Writing Tips From the “Funnies”

Writing advice is free all around us but there’s no place more fun to get it than the Comics. What a challenge comic strip writers have: tell a story, make it funny and often times also impactful, all in three to five frames. There’s a lot to learn but not just tight story structure.

Take the message in a recent cartoon called “Zits”by Jerry Scott and Jim Borgman about sixteen year old teenager Jeremy. His mom asks how his day was and he says, “It started. It ended.” Mom of course wants more and asks for the missing ‘middle’. He tells that part is in ‘on a need’ to know basis.

It’s easy to know where a new novel is going to start, and even we Pansters usually have some general idea of how it will end, but the middle is the stuff that makes or breaks it.

Between “it began” and “it ended” what would Jeremy’s mom really want to know? How he walked to school, opened his locker got out his history book, math book and a beat up pad of paper and then dropped his one and only pen, chased it down the hall, and barely made it to home room where he had to listen to ten minutes of announcements including that chocolate milk will no longer be served in the cafeteria? Would she care to know that Mr Perkins wore a striped shirt again and Joe McGinnis called him a clown to his face and got detention or that the he got spearmint gum stuck on the bottom of his sneaker? No she would not.

The description of his day could be told with literary prowess, amazing accuracy, the best writing ever and still be duller than a tax form. What mom might have wanted to know was that he asked Suzy out and now has a girlfriend. Or that an enormous crack appeared in the gym floor and some kids fell into it. Anything but the well, defined mundane happenings of the day.

Point being, make sure the middle of your story is not bulked up with a lot of great scenes that no one cares about.

There’s another gem hidden in this cartoon. The idea of dispensing information little by little on a ‘need to know’ basis. Mom might need to know there would be no gym for a few months or the school would be shut down for repairs, but she doesn’t need to know about Suzy until it’s prom time and he has to rent a tucks (or a limo).

This is a hard one. I often find myself getting caught in the trap of laying down a framework to build my story on. A critique partner recently hinted at this, pointing out how I had a lot of background information but that she likes to give out only a little explanation and then let the questions and gaps lead the reader to find out more.

It’s good advice. I put that into practice with the newest round of revisions. It’s amazing what a story can do without once you start chopping!

To tie it all up, two simple pieces of writing advice – make sure what’s in the middle is what ‘mom’ would really want to know and don’t give her all the news at once.

Write on and write well!

Lost and Found

I owe it all to Rose and her curiosity.

September 2019 summer vacation at the Jersey Shore. Twelve hours of drive, drive, drive spurred on by visions of lazy days reading a Hugh Howey novel, starting a puzzle and of course, always, working on my latest writing project. My I-pad waited like a faithful friend tucked into a travel bag that usually held a laptop.  

When we arrived, we breathed in the salty ocean air, stretched our legs, and piled the contents of the car onto a cart. As usual my husband constructed a perfect tower of luggage, grocery bags, extra pillows, and what must have been fifty assorted loose items.  The last thing to go on top was the I-pad bag. Too late I saw the bag slip to the ground and the I-Pad slide out. To my great relief no harm was done. Neither one of us noticed the red and black flash drive skitter to freedom. I would never miss it since I didn’t intend to bring it and had no PC to install it on.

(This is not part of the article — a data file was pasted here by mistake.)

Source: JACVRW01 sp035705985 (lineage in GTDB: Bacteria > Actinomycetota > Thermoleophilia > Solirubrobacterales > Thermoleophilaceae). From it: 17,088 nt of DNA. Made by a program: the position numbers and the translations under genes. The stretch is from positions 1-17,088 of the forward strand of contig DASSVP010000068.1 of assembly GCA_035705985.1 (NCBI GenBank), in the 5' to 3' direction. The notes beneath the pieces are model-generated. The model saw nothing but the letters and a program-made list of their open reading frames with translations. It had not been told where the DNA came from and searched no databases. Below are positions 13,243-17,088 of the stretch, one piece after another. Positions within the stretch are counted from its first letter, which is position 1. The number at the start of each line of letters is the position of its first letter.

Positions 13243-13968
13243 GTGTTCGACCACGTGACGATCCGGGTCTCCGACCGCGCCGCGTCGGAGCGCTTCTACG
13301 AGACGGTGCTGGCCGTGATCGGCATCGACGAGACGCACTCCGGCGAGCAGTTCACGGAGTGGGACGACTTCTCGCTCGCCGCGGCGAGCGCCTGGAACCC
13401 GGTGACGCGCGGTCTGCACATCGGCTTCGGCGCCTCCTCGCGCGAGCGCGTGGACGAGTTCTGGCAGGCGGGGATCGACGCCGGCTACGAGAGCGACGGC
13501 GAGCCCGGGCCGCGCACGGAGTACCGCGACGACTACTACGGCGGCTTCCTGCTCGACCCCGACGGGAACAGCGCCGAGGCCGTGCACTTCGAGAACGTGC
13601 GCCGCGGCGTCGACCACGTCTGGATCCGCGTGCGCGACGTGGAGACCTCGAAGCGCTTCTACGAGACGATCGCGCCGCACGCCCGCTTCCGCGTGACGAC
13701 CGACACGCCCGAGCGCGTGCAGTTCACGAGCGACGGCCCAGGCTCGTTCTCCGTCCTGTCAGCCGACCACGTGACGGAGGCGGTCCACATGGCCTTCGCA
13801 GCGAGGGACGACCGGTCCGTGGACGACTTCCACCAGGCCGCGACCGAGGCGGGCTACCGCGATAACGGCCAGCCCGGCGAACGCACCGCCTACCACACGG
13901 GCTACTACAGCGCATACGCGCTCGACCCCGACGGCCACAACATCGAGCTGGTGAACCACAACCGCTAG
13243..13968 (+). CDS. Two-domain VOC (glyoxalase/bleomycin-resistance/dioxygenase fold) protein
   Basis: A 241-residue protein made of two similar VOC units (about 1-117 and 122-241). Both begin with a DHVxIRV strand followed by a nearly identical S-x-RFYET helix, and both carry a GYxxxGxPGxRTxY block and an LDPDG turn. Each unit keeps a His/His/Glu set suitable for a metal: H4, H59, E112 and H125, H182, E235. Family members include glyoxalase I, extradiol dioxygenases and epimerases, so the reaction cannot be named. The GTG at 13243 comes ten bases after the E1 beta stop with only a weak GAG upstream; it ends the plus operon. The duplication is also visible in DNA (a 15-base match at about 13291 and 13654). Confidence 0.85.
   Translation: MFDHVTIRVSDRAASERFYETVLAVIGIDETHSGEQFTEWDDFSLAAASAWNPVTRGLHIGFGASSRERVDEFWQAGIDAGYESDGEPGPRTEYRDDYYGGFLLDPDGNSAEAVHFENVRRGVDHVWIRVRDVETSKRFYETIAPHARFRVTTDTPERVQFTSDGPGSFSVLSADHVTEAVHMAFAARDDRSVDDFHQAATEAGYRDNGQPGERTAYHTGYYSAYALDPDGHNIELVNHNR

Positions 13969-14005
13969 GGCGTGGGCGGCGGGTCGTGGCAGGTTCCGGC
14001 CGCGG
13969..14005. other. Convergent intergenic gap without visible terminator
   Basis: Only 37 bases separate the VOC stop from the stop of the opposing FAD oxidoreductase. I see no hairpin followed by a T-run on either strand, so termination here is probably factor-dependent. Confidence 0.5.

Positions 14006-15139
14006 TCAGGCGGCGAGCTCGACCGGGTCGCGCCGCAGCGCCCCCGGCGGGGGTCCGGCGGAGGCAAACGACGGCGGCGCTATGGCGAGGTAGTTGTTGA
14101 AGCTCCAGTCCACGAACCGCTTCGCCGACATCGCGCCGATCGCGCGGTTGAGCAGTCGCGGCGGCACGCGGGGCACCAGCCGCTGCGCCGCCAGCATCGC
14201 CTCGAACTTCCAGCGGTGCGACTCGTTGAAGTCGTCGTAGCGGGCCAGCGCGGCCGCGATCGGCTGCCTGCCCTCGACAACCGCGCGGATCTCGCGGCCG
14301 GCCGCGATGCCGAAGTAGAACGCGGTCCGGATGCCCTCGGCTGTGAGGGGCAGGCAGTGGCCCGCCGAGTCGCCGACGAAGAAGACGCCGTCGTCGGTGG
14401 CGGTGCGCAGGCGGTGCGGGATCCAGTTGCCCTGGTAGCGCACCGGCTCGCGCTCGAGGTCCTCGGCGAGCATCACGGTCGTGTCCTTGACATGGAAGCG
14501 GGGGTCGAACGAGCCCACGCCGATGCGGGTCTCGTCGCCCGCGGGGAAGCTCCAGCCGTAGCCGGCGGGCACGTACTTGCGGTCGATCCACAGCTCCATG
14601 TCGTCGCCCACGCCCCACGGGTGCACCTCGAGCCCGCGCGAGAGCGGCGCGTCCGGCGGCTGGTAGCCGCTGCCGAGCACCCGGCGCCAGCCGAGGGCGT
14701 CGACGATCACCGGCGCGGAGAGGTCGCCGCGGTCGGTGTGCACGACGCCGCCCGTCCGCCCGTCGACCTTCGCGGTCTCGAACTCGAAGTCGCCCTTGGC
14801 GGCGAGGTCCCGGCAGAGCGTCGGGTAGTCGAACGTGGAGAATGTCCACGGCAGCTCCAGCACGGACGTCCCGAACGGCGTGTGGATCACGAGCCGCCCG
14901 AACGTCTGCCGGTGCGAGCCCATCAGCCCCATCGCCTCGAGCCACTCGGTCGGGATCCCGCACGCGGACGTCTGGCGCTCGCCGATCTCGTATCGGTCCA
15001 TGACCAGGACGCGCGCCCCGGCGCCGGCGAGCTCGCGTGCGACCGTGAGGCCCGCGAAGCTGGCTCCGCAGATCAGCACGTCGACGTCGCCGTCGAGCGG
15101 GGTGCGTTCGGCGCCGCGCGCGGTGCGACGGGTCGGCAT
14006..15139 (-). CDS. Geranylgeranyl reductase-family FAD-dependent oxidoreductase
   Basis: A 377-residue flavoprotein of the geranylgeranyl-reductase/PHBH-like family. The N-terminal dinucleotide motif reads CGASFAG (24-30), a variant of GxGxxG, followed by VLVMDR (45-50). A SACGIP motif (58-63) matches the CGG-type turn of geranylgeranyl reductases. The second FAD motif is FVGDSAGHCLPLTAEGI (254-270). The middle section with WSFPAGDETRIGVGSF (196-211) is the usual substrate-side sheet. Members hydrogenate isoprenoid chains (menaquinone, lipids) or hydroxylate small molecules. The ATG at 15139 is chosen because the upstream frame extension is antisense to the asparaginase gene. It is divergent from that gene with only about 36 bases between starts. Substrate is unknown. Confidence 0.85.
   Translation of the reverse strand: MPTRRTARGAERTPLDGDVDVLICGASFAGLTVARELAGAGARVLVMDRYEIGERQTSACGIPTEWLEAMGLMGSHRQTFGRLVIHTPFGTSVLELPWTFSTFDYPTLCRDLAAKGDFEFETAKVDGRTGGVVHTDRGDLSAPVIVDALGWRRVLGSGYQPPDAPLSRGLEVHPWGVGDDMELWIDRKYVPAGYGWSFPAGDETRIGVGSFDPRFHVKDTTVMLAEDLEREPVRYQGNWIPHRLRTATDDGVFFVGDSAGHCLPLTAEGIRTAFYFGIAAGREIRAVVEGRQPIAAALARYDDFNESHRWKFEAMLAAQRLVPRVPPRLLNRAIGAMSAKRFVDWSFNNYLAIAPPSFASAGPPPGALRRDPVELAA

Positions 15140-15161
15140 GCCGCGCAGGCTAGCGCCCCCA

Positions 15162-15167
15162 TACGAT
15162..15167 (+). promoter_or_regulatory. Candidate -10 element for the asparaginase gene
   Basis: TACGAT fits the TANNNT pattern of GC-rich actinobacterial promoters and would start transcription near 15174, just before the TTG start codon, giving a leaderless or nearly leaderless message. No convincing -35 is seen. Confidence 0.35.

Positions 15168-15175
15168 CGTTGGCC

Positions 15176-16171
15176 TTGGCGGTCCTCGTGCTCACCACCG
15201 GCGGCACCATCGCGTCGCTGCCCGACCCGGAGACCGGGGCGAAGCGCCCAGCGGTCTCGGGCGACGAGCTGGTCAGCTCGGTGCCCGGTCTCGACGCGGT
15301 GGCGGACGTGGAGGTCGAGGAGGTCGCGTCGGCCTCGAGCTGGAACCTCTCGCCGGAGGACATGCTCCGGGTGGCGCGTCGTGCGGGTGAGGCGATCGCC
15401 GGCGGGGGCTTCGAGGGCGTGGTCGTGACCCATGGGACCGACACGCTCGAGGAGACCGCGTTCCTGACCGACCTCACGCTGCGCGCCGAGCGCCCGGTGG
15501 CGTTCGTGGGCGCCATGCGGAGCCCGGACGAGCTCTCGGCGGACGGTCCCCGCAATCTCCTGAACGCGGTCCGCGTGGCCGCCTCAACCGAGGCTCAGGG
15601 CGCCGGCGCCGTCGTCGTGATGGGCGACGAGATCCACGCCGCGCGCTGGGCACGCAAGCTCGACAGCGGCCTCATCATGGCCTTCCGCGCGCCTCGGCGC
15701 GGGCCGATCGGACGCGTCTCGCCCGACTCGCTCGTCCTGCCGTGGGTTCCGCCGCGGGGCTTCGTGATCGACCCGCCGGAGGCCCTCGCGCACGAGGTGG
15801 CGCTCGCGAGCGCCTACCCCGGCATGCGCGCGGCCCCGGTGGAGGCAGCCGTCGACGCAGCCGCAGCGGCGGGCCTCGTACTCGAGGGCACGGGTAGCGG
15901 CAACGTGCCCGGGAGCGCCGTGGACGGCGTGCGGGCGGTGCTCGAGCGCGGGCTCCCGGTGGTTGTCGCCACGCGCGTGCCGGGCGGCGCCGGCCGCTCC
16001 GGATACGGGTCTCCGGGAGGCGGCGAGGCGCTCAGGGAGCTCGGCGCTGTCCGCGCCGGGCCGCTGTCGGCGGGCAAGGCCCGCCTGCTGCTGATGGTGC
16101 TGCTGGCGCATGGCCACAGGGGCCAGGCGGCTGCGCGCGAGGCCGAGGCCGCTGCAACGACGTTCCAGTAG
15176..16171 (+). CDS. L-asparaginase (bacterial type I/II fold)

Days later, mission accomplished, I relaxed with my paperback book open, cold lemonade in my Contigo cup and a bag of barbecue chips strategically hidden from seagulls, though there was one standing on one leg looking straight at me. My phone rang. It was the hotel front desk. A guest had called to say she found something that might be mine, but she was checked out. Could I call her?

I wondered if it was a scam.

When Rose answered and we started to talk, we may have well been classmates at school. My husband looked on with a bewildered face. I just smiled at him as Rose explained that she had pulled in next to our car and found a red flash drive. She apologized for taking it with her thinking it belonged to her friend that had been in the parking space last. Later she opened the drive.

“Are you an author?” she asked.

“Aspiring,” I said.

“Well I spent the past few hours reading your story, I couldn’t put it down. I need to know what happens to Darrell.”

I laughed. I wasn’t even sure she had the latest draft for the story that I had abandoned two years ago.

She shared with me what she liked about it. How it reminded her of the show “The Walking Dead”, and did I model the protagonist after one of the actors on the show? I did not. She gave me some pointers, parts of the story that weren’t working and then promised to return the drive.

It was the single most igniting interaction with a stranger I’ve ever had. I immediately started working on the novel again. Rose volunteered to be a reader and wanted to know how the story would end. So began the quest to stop abandoning characters to digital dungeons, and do what it takes to bring them to life not only in my mind but in as many others that would let them in.

If you know a writer, the greatest gift you can give is to read their drafts and give words of affirmation sprinkled with suggestions. I am in debt to Rose. I need to repay her with a free copy of the published book. Would you join me as I keep my promise to Rose?

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